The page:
elders progressively more irrelevant over the years.


4. (C) Over the many years of having to essentially provide
their own security and do their own community development,
the oil companies have poured money into select
villages/clans to buy protection or placate local
populations. Over three decades that money has piled up guns
in the hands of Delta villagers. That growing stockpile of
arms has made the militias a tough opponent for GON security
services since the 1990s, and new funds from systemic oil
theft is growing militia arms further in both quantity and

5. (C) "Bunkering," the theft and sale of crude oil, now an
average of some 120,000 bbl/day, has become a massive source
of illicit funds. Even a conservative price of 23 usdols/bbl
would make that a one billion dollar per year illicit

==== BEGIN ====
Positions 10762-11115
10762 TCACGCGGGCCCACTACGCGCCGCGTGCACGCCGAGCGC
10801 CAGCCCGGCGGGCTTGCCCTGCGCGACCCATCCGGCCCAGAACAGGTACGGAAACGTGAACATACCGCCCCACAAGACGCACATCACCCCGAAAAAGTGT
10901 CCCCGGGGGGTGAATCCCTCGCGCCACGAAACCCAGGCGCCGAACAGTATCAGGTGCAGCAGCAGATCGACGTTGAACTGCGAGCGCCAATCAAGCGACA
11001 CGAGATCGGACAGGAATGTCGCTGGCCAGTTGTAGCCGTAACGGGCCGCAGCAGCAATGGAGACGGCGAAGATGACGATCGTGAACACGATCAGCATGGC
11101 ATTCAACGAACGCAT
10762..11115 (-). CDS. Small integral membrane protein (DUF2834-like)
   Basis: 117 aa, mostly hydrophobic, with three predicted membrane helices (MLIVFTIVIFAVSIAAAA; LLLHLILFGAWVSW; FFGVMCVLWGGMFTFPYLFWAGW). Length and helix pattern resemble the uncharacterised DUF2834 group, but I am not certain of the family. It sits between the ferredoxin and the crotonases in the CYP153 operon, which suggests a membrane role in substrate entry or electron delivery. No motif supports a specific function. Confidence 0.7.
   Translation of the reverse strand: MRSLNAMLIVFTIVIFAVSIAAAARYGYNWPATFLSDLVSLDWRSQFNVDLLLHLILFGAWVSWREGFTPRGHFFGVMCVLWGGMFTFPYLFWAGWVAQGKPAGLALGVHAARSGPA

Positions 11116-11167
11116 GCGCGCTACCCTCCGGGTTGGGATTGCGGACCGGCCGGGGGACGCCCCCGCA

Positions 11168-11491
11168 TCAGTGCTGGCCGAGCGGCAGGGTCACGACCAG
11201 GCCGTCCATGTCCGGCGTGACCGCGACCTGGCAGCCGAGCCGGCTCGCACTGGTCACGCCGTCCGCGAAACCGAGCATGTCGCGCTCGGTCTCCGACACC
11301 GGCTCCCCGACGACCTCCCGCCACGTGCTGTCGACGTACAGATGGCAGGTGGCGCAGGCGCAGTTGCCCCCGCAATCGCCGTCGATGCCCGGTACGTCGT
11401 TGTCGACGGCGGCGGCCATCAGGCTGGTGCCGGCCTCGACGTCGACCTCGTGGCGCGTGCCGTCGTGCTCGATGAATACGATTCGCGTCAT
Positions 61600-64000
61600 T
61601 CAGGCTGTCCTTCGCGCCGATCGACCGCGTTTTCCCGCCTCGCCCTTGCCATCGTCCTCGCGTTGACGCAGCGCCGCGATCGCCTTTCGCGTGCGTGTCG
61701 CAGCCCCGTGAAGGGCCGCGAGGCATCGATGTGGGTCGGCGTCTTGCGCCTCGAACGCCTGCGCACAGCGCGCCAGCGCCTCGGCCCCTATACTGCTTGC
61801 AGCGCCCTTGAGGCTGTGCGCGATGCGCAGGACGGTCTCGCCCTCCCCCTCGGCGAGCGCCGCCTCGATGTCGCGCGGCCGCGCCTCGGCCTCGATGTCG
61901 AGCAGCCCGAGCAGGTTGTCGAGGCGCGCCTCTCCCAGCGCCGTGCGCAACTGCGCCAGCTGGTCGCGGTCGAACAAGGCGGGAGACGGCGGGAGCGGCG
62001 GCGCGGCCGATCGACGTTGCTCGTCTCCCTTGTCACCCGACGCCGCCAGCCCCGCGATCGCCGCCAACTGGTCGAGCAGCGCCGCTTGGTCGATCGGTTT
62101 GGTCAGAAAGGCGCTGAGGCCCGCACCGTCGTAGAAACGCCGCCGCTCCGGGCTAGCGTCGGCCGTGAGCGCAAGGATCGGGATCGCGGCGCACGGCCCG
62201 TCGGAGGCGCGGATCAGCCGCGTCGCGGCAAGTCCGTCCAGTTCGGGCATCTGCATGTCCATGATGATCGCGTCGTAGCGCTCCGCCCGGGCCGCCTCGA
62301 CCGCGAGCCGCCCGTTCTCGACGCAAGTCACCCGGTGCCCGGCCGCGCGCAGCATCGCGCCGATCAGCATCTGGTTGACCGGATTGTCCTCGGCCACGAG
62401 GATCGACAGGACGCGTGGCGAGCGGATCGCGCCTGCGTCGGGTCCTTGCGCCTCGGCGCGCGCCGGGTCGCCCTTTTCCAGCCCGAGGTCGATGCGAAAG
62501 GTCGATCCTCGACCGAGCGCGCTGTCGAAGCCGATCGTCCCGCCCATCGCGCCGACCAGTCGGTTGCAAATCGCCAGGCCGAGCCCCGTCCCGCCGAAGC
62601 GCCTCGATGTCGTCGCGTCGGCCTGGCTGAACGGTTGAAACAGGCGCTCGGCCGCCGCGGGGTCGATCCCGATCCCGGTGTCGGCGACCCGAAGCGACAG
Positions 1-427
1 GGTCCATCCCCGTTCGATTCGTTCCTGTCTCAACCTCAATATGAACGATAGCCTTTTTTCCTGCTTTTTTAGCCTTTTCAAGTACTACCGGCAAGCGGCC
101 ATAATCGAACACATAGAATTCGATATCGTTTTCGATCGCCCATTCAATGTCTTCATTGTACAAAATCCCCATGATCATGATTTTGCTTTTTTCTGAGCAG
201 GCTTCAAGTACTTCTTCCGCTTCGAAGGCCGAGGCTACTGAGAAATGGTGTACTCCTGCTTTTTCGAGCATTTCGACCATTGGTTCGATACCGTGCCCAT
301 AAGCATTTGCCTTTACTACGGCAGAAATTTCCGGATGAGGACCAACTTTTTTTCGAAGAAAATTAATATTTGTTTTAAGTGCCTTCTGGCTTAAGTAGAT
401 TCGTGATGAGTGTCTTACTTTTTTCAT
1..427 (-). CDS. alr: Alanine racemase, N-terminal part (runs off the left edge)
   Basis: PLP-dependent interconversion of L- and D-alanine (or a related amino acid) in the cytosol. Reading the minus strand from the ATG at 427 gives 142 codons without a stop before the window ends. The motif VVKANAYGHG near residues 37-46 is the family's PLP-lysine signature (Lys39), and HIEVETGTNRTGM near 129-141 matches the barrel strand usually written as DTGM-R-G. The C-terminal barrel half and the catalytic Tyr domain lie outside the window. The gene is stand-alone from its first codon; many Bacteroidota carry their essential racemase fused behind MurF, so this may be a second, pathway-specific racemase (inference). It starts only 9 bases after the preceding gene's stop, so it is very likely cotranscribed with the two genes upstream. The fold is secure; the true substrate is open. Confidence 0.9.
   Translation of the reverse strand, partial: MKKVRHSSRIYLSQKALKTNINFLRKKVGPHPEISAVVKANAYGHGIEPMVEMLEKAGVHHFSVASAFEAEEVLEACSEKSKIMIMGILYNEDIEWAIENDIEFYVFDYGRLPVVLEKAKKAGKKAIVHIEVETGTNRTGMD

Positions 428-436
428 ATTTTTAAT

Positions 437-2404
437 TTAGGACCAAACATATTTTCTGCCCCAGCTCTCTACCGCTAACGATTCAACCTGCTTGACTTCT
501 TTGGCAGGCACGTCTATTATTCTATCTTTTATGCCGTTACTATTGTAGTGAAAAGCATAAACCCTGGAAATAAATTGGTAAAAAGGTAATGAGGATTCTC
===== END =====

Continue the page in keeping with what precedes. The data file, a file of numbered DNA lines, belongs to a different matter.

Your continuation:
industry, and we suspect the oil is sold at somewhat higher
than 23 usdols/bbl at least to North Korea and other
customers in this time of 47 usdols/bbl international prices.
The oil is loaded on barges similar to those used in the oil
companies' legal operations, and transferred to tankers at
sea for shipment anywhere in the world. The large
deposits/closer to markets advantages that the oil majors
enjoy in Nigeria are now also enjoyed by oil theft cartels.

6. (S/NF) While the oil majors do not like losing those
120,000 bbl/day, that is not the main reason behind press
stories that some are considering leaving Nigeria. Their
revenues from the 2.3 million bbl/day that is shipped by them
legally is more than enough even given their present costs.
What the oil majors fear is that illicit bunkering industry
funding a continuing and escalating security threat from
militias and gangs, which the oil majors' traditional